The workshop was intended to build the capacity of technical officers from the various relevant Government Ministries and Departments in the area of coastal zone and sea level by focusing on measurement tools, statistical analysis and modelling methods, and community engagement. The workshop was carried out as part of the Fourth National Communication and First Biennial Update Report Project to the United National Framework Convention on Climate Change (UNFCCC) which is being implemented by the National Climate Change Office (NCCO) to supplement existing national activities geared towards building Belize’s Climate Resilience.

The workshop was attended by 14 representatives from Institutions including the National Meteorology Service, National Climate Change Office, CCCCC, Ministry of Housing and Urban Development, Ministry of Public Works, National Emergency Management Organization (NEMO), Fisheries Department and National Hydrological Service (NHS).


Coastal Zone, Sea Level Rise, and Related Processes Capacity Building Workshop

Dr. Marcelino Hernández Gonzalez, Cuban Coastal Zone Expert in session

The four-day capacity building “Coastal Zone, Sea Level Rise, and Related Processes” workshop facilitated by Dr. Marcelino Hernández Gonzalez, Cuban Coastal Zone Expert, was held during the period of February 11 – 14 , 2019, at the Coastal Zone Management Authority and Institute’s Conference Room in Belize City. It was made possible through the collaboration of the Centre, NCCO, UNDP and Cuba’s Institute for Marine Sciences (ICIMAR). The purpose of the workshop was to build the capacity of technical officers from the various relevant Government Ministries and Departments on the area of coastal zone and sea level by focusing on measurement tools, statistical analysis and modelling methods, and community engagement. The workshop was carried out as part of the Fourth National Communication and First Biennial Update Report Project to the United National Framework Convention on Climate Change (UNFCCC) which is being implemented by the National Climate Change Office (NCCO) to supplement existing national activities geared towards building Belize Climate Resilience.

Participants with their certificates

For more information about the training workshops, contact: Mr. Ahnivar Peralta at aperalta@caribbeanclimate.bz.



Caribbean at Annual Meeting of the AMS

Dr Leonard Nurse, Chairman of the Board and Mr Carlos Fuller, International and Regional Liaison Officer of the Caribbean Community Climate Change Centre (CCCCC) attended the 99th Annual Meeting of the American Meteorological Society (AMS) in their personal capacities. Other participants from the Caribbean at the meeting held in Phoenix, Arizona, USA from 6 to 10 January 2019 included Dr David Farrell, Principal of the Caribbean Institute for Meteorology and Hydrology (CIMH), Mr Glendell de Souza, Deputy Coordinating Director of the Caribbean Meteorological Organization (CMO) and representatives of the national Meteorological Services of the Antigua and Barbuda, Guyana and Suriname.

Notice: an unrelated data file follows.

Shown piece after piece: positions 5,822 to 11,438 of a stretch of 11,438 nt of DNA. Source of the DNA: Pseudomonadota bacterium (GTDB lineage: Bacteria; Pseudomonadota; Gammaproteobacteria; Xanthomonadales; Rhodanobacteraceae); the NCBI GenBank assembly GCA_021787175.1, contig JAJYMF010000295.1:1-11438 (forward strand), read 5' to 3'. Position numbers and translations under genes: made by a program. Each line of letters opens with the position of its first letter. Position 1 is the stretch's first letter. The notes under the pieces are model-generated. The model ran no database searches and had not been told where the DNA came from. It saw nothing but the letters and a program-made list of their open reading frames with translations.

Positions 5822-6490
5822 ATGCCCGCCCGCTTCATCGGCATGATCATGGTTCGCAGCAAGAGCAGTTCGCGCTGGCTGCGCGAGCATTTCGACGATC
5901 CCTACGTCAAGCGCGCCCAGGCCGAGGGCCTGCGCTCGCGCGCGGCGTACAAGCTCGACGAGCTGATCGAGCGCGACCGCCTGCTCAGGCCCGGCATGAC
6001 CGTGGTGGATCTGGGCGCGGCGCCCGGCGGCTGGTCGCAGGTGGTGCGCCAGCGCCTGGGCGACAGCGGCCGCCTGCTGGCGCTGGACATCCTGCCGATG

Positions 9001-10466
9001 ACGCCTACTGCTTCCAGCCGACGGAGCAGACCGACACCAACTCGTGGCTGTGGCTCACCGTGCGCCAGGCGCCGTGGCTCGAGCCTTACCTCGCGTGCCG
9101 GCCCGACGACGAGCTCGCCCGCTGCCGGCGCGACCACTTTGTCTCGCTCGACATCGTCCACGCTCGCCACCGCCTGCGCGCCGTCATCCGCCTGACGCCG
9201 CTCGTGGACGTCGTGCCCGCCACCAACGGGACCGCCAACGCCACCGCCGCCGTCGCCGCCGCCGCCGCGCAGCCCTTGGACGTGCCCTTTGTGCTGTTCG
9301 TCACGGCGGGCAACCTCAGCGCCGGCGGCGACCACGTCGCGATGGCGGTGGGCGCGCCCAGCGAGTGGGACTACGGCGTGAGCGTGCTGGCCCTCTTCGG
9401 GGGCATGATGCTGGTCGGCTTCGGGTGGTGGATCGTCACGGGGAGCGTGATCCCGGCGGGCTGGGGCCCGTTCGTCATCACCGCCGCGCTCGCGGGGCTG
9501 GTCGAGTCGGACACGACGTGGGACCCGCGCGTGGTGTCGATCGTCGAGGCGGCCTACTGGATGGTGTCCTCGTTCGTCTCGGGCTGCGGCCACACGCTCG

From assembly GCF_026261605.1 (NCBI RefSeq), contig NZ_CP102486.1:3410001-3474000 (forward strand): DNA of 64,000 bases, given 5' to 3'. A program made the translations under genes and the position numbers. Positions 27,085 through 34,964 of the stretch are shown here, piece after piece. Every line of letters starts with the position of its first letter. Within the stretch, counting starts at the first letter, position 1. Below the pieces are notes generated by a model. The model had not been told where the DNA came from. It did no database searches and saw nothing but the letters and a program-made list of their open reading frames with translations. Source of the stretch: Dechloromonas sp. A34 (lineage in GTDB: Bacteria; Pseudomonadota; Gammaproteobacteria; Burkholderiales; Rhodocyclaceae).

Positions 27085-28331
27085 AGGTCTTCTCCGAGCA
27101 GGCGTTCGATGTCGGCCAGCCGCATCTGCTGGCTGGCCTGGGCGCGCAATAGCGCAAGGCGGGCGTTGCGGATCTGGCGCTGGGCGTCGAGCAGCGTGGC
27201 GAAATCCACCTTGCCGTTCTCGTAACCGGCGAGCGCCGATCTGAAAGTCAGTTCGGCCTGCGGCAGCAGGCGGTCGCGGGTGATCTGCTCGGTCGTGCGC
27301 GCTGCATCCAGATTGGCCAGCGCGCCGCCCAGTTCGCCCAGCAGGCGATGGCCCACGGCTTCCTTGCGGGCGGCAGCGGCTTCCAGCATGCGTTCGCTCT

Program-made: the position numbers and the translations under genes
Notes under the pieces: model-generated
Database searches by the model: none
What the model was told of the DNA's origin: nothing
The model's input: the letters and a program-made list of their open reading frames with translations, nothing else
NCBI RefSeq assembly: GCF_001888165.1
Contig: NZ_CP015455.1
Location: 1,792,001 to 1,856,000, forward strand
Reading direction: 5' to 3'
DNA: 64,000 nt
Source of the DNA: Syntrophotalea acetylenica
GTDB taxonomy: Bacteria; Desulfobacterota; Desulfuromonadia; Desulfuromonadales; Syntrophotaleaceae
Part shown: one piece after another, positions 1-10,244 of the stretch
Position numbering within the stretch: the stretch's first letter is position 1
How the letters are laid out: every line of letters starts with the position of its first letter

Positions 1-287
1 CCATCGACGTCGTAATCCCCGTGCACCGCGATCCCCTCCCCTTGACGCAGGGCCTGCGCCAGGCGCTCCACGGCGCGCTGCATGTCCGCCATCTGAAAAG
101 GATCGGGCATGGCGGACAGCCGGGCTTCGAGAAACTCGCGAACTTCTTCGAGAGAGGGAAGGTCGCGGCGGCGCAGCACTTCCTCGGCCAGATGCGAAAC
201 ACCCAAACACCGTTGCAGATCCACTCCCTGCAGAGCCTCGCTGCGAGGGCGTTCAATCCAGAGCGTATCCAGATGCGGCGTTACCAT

There were several presentations by scientists from the CIMH. Shawn Boyce presented on “Impact-Based Forecasting and Assessment in the Caribbean”.  Lawrence Pologne delivered a presentation on “The Potential, Viability and Co-benefits of Developing Wind Energy to Mitigate Climate Change in the Caribbean” based on his University of the West Indies (UWI), Cave Hill doctoral thesis. Branden Spooner, an Intern at CIMH, presented on “Using Virtual Reality Technology as a Tool in Disaster Risk Reduction”.

There were several presentations of interest to the region. Kristie Ebi delivered on “Building Resilience of Health Systems in Pacific Island Least Developed Countries”. She also worked with Cory Morin of the University of Washington who delivered a presentation on, “Use of Seasonal Climate Forecasts to Develop an Early-Warning System for Dengue Fever Risk in Central America and the Caribbean”. They expressed an interest with collaborating with the CCCCC in developing this warning system.

The CIMH, and the national Meteorological Services of Belize and Jamaica were used in Catherine Vaughan’s, “Evaluation of Regional Climate Services: Learning from Seasonal Scale Examples across the Americas”. She is working out of the International Research Institute for Climate and Society at Colombia University.

Belize may find the presentation by Jorge Tamayo of the State Meteorological Agency, Spain, on “New Projects on Iberoamerican Meteorological Cooperation” of special interest. One project is on the development of a lightening detection network for Central America. They are also collaborating with the Regional Committee of Hydrological Services (CRRH) and the Central American Integration System (SICA) on a meeting in 2019 on the delivery of climate services.

In an interesting session on Communicating Climate Change, Mike Nelson of KMGH-TV in Denver Colorado, presented on “Communicating Climate Change – Be the Expert in the Living Room”, and Hank Jenkins-Smith of the University of Oklahoma delivered a presentation on “Stability and Instability in Individual Beliefs about Climate Change”. Jenkins-Smith noted that based on polling trends, conservatives were more likely to change their beliefs on climate change while liberals were more likely to retain their opinions on climate change.

In a session on Climate Extremes in the Tropical Americas: Past, Present and Future, Derek Thompson of Louisiana State University (LSU) presented on “Spatiotemporal Patterns and Recurrence Intervals of Tropical Cyclone Strikes for the Caribbean Islands from 1901 to 2017”, and Prashant Sardeshmukh, CIRES presented on “Can We Trust Model Projections of Changes in Climate Extremes over the Tropical Americas?”. He noted that dynamics played a more important role than atmospheric temperature in explaining extreme weather events. Current climate models were not capturing this aspect accurately and more work was required in this area. Kristine DeLong of LSU presented her work on “Last Interglacial Sea Surface Temperature Variability in the Tropical Atlantic Warm Pool: A Comparison of Model and Coral-Based Reconstructions”, which focused mainly on paleoclimatic reconstructions based on coral samples in the Caribbean. She noted the importance of collaboration with Caribbean institutions.

The 100th AMS Meeting will be held in Boson, Massachusetts from 12 to 16 January 2020. Caribbean meteorologists, hydrologists and climate change experts are encouraged to attend these meetings to be appraised of the most recent research on these subjects.